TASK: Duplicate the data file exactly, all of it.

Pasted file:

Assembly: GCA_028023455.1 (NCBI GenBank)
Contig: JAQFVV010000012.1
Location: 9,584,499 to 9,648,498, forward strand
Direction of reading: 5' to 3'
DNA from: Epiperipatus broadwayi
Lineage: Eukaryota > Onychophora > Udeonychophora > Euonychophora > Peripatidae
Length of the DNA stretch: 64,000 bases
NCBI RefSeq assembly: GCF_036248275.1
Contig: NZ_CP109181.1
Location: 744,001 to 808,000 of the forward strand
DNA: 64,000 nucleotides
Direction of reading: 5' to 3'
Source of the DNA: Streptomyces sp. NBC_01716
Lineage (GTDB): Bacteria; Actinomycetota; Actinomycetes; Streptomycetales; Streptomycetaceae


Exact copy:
Assembly: GCA_028023455.1 (NCBI GenBank)
Contig: JAQFVV010000012.1
Location: 9,584,499 to 9,648,498, forward strand
Direction of reading: 5' to 3'
DNA from: Epiperipatus broadwayi
Lineage: Eukaryota > Onychophora > Udeonychophora > Euonychophora > Peripatidae
Length of the DNA stretch: 64,000 bases
NCBI RefSeq assembly: GCF_036248275.1
Contig: NZ_CP109181.1
Location: 744,001 to 808,000 of the forward strand
DNA: 64,000 nucleotides
Direction of reading: 5' to 3'
Source of the DNA: Streptomyces sp. NBC_01716
Lineage (GTDB): Bacteria; Actinomycetota; Actinomycetes; Streptomycetales; Streptomycetaceae